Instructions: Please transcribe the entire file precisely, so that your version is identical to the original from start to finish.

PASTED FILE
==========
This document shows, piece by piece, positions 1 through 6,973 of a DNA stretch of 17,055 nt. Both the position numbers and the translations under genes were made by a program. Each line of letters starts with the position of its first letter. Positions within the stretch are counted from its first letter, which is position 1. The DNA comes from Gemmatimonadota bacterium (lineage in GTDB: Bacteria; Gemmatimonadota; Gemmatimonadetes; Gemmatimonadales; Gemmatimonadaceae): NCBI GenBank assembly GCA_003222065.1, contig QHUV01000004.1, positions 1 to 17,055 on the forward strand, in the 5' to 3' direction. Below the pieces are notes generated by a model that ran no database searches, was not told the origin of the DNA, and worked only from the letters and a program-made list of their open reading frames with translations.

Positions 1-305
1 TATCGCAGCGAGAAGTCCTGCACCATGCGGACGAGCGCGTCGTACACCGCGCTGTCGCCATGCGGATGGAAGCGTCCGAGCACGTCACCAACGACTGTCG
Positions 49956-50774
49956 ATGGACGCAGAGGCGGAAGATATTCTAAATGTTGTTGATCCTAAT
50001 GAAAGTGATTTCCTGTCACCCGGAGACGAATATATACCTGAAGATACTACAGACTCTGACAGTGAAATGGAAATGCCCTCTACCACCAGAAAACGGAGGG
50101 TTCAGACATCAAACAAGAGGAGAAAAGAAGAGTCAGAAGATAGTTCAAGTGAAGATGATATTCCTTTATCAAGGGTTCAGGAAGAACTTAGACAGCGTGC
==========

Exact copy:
This document shows, piece by piece, positions 1 through 6,973 of a DNA stretch of 17,055 nt. Both the position numbers and the translations under genes were made by a program. Each line of letters starts with the position of its first letter. Positions within the stretch are counted from its first letter, which is position 1. The DNA comes from Gemmatimonadota bacterium (lineage in GTDB: Bacteria; Gemmatimonadota; Gemmatimonadetes; Gemmatimonadales; Gemmatimonadaceae): NCBI GenBank assembly GCA_003222065.1, contig QHUV01000004.1, positions 1 to 17,055 on the forward strand, in the 5' to 3' direction. Below the pieces are notes generated by a model that ran no database searches, was not told the origin of the DNA, and worked only from the letters and a program-made list of their open reading frames with translations.

Positions 1-305
1 TATCGCAGCGAGAAGTCCTGCACCATGCGGACGAGCGCGTCGTACACCGCGCTGTCGCCATGCGGATGGAAGCGTCCGAGCACGTCACCAACGACTGTCG
Positions 49956-50774
49956 ATGGACGCAGAGGCGGAAGATATTCTAAATGTTGTTGATCCTAAT
50001 GAAAGTGATTTCCTGTCACCCGGAGACGAATATATACCTGAAGATACTACAGACTCTGACAGTGAAATGGAAATGCCCTCTACCACCAGAAAACGGAGGG
50101 TTCAGACATCAAACAAGAGGAGAAAAGAAGAGTCAGAAGATAGTTCAAGTGAAGATGATATTCCTTTATCAAGGGTTCAGGAAGAACTTAGACAGCGTGC